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Its about money, not all about customer service

Exemplary customer service is surely a pre-requisite from any vendor of informatics products or services? Be careful what you wish for, says Gloria Metrick.

Selling and implementing laboratory software is about money, not customer service. All the marketing from our industry about how we ‘put the customer first’ or that we ‘make customer service our #1 priority’ just is not true.

Companies exist to make money

Companies are in the business of making money. We often wonder why there are so many companies that give terrible customer service and survive. It is because they are making money. That is the bottom line. A company that makes money survives; a company that does not make money, folds. If a company gives great customer service, but does not make money, it will go out of business.

So no company exists only to give great customer service. In my own business, I do strive to give great customer service. I happen to target those customers that actually choose that as important. But, just like everyone else, I am in business to make a living: to pay the mortgage, feed the family, etc. It just so happens that the way I do that is to provide great customer service as one element of what I offer my clients.

Let me rephrase this: any company that sells software products or services puts itself first, not the customer. It is putting its ability to make money first. It might not be terribly greedy about this, but it is not running a charity. It is not giving its products or services away for free; none of us is that philanthropic.

Customers make choices

Customers would probably all like to receive great customer service when they purchase products and services from those of us who sell to their laboratories. But when customers purchase what we offer, they get to choose what is most important to them. If they select vendors of products and services that have terrible customer service but are extremely inexpensive, that is their choice. It is up to customers to determine what is most important to them.

Customers gather requirements and prioritise them to understand what features are most desirable in a system, as it is not possible to get absolutely everything that is on the requirements list. They sometimes do not realise they have non-feature-related requirements and, even if they do realise what these are, these types of requirements are much more difficult to quantify.

So, before we shake our finger at those companies that provide terrible customer service, let us remember that they exist because customers buy from them.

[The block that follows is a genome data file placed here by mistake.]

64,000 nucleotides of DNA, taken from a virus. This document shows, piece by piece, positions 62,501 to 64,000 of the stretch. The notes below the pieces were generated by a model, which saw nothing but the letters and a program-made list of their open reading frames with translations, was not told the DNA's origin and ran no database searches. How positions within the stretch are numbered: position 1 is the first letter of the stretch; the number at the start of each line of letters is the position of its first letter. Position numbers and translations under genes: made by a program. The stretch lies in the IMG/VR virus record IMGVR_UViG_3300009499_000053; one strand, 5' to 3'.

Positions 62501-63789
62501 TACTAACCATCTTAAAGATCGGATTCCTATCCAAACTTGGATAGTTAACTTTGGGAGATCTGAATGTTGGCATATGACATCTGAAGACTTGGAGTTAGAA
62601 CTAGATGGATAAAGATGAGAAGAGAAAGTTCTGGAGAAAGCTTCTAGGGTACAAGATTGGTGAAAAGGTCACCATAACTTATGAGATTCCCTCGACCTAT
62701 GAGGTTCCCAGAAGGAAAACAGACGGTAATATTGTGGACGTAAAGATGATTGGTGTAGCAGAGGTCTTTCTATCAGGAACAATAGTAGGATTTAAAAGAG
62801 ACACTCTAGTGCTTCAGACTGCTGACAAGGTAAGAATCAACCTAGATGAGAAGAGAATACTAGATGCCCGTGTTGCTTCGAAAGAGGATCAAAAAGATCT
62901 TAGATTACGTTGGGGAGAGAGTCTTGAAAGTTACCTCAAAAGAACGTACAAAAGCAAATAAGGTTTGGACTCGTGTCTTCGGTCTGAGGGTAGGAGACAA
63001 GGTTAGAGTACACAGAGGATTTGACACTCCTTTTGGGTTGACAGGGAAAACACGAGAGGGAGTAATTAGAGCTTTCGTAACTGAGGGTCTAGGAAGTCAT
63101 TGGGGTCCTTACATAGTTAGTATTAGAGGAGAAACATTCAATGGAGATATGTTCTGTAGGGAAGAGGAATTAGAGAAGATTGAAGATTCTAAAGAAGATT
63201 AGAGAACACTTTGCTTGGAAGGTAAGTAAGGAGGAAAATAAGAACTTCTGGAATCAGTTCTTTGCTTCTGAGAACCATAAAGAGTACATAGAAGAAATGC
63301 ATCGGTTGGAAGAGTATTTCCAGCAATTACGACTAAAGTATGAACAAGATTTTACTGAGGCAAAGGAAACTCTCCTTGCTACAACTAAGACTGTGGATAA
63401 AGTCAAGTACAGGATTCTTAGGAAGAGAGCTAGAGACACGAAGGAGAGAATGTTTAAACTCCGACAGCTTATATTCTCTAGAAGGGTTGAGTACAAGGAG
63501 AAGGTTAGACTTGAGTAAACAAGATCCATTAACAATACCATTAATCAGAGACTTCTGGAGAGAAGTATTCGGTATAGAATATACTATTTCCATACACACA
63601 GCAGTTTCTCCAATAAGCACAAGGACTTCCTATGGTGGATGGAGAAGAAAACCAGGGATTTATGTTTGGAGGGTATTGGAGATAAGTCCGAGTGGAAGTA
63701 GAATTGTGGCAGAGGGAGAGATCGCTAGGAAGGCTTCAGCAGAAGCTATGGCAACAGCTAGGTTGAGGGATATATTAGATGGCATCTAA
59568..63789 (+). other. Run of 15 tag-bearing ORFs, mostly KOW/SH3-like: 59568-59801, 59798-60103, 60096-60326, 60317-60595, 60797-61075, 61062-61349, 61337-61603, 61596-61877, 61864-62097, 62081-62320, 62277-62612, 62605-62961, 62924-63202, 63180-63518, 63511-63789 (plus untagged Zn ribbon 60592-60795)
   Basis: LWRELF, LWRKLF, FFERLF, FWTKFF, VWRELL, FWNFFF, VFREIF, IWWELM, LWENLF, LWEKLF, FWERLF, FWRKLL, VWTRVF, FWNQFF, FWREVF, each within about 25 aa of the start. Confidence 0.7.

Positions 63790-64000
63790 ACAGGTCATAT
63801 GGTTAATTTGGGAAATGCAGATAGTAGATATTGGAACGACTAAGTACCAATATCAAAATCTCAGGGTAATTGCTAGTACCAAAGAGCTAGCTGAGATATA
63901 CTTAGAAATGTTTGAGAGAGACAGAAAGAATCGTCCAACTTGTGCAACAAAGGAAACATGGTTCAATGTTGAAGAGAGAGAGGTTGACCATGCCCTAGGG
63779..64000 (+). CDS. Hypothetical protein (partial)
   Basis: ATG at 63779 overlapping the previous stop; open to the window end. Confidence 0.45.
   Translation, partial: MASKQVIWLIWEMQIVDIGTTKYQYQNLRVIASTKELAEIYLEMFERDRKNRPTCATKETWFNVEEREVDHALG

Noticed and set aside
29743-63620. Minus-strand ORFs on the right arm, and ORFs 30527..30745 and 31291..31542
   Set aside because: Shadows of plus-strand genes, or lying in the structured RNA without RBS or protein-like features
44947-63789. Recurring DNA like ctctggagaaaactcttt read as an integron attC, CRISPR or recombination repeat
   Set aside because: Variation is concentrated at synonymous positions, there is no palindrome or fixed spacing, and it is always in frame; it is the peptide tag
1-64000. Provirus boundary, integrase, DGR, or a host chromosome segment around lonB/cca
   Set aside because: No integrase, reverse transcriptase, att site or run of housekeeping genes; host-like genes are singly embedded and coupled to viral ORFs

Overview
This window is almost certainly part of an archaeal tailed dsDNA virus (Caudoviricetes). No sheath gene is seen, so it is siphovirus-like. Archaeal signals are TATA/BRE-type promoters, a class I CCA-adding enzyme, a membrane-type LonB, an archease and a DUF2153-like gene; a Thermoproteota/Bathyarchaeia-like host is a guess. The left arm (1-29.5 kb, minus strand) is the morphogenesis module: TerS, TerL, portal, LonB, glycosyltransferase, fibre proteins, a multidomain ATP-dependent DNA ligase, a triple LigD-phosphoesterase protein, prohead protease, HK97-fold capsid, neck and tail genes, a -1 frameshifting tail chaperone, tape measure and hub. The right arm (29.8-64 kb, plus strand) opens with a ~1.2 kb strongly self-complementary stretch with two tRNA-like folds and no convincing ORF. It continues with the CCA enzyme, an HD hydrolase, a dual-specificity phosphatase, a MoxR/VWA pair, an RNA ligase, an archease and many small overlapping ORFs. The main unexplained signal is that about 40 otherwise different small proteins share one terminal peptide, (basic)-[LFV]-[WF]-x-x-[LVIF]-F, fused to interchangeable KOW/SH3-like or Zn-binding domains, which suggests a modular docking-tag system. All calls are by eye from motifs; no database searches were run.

Caveat emptor (Buyer beware)

Then, again, what about those poor unsuspecting customers who purchase the very cheapest software product or service they can find, but are then caught unawares when they learn that the customer service is terrible? While we might feel a bit of pity for them, we all know that old axiom that ‘if it sounds too good to be true, then it probably is.’

However, that does make it difficult to purchase software or services from a brand new vendor. Customers sometimes assume some minimal level of customer service when they make a purchase. Unless they examine this tacit assumption carefully, and cost the customer service in from the start, there is the opportunity for disappointment.


Every vendor of products and services determines what it has to do to make money. Some do it with great customer service; others by offering what they have as cheaply as possible. Everyone has their target market. And to each combination of offerings, there is a customer segment to purchase from them.

While customer service might be a reason that certain companies attract certain customers, it is not a prerequisite to making money from sales. For those customers who insist that customer service is their #1 priority, I would caution them to revise that statement else they will end up with lots of attention from their provider, but no real features or tangibles to show for the project. In other words, ‘be careful what you wish for.’

Gloria Metrick is the owner of GeoMetrick Enterprises , specialising in the implementation of Thermo Fisher Scientific’s SampleManager and the LabWare LIMS/ELN products. GeoMetrick Enterprises is the home of ‘Out on a LIMS: The Newsletter and Blog For People Who Risk Life and LIMS on a Daily Basis.'

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